Physical inactivity causes numerous physical and mental health problems, is responsible for an estimated 200,000 deaths per year, and contributes to the obesity epidemic. The design of our cities, neighborhoods, and transportation systems often discourage walking, bicycling, or other activities that would help more Americans reach the recommended 30 minutes each day of moderately intense physical activity. Health professionals, planners and policy-makers want to know how to design neighborhoods and workplaces that make it easier for people to get up and get active.
This research summary gives a synopsis of the current state of peer-reviewed research into what makes a community “walkable” or “bikeable,” so people can get physical activity as part of their daily routine—what is known as active living. Companion research summaries outline findings on the environments that encourage people to be active in their leisure time, and on the environmental influences on childhood obesity.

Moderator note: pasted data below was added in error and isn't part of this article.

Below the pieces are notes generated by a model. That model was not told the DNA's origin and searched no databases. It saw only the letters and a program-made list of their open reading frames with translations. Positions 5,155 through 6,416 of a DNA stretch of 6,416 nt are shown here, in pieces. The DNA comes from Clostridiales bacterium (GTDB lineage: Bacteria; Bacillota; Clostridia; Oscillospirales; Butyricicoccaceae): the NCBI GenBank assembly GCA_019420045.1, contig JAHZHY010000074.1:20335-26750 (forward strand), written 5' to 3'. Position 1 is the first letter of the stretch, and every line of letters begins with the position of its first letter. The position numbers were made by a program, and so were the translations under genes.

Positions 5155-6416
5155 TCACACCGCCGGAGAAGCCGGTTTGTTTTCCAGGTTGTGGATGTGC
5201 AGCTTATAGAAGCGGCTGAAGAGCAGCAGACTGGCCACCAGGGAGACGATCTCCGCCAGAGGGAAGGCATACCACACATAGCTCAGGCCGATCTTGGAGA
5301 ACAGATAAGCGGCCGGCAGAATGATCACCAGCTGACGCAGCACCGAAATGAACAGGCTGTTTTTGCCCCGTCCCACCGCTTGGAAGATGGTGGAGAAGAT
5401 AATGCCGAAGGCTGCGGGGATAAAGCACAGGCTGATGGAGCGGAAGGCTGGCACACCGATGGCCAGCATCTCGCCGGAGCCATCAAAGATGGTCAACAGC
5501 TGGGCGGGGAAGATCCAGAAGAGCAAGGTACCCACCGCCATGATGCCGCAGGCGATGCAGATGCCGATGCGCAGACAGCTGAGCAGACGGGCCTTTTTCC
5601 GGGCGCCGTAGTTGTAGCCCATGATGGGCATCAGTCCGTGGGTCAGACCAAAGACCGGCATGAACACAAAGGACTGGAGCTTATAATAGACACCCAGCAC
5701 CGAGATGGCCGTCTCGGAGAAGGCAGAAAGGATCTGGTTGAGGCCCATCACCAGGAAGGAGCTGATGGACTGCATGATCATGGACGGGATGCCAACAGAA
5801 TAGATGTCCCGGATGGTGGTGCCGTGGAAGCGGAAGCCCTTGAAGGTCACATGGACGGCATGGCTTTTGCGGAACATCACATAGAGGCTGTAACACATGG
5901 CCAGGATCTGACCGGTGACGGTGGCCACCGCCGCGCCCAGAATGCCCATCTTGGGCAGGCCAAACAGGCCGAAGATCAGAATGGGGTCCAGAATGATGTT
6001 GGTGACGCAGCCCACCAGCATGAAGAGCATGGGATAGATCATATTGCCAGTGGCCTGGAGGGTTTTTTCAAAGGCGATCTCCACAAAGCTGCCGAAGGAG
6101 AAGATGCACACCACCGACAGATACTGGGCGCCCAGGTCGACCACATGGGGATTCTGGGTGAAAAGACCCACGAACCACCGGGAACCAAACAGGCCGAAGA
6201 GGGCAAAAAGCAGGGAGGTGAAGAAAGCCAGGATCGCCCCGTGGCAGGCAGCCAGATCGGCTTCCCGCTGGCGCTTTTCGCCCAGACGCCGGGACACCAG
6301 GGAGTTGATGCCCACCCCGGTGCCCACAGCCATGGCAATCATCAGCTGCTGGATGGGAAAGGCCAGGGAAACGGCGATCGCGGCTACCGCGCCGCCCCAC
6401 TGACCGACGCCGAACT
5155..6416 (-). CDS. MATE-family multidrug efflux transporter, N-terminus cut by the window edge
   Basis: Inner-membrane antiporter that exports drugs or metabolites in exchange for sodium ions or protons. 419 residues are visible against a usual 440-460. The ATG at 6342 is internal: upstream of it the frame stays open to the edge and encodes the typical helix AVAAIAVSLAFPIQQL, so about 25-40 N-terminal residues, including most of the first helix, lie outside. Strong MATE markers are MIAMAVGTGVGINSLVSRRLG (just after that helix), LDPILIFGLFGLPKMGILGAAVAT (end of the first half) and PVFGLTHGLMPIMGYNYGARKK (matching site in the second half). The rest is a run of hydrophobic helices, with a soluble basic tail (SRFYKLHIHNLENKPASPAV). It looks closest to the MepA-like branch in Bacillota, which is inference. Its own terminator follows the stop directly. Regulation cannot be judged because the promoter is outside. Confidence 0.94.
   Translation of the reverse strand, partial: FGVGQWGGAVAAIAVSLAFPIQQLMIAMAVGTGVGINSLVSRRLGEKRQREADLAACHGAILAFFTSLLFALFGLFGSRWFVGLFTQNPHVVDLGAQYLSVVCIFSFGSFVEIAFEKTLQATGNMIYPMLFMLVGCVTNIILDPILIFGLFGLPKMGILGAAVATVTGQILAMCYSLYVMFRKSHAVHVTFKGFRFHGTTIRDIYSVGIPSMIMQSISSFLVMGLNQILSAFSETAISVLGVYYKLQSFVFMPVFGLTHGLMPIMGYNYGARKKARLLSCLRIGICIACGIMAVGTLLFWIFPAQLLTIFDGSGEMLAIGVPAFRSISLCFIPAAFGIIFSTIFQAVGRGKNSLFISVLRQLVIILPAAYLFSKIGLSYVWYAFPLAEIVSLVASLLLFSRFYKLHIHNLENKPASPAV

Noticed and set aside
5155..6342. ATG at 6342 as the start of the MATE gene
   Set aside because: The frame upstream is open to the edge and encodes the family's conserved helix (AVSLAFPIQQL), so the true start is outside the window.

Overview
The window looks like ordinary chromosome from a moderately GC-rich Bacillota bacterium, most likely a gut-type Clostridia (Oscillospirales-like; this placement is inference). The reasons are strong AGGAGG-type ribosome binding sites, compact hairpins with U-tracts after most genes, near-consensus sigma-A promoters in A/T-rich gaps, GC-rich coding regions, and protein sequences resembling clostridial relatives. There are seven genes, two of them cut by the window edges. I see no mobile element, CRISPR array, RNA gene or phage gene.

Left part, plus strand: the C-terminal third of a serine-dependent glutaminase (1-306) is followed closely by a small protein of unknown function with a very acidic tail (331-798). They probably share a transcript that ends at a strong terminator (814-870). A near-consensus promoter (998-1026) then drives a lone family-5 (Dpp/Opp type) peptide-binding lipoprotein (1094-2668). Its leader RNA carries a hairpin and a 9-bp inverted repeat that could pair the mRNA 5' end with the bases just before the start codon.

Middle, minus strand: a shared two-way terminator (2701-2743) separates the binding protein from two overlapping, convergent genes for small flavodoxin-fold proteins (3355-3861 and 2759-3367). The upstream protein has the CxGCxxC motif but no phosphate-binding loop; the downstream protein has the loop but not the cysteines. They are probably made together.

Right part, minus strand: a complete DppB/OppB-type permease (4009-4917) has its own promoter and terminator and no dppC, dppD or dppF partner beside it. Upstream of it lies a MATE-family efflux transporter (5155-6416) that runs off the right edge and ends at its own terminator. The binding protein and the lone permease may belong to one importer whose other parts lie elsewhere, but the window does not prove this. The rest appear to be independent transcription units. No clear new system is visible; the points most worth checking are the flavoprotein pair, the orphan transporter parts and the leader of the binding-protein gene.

The research shows clearly that people walk and bicycle more in neighborhoods that have mixed use, higher density, connected streets and pedestrian facilities. A January 2005 joint report of the Transportation Research Board and Institute of Medicine also concluded "the available empirical evidence shows a linkage between the built environment and physical activity." Current research is exploring the details of walkable design and the impact on young people, older adults, people with lower incomes, and those with disabilities. While the studies conducted to date have limitations, the consistency of the findings indicate that designing communities for active living is a promising avenue for increasing physical activity.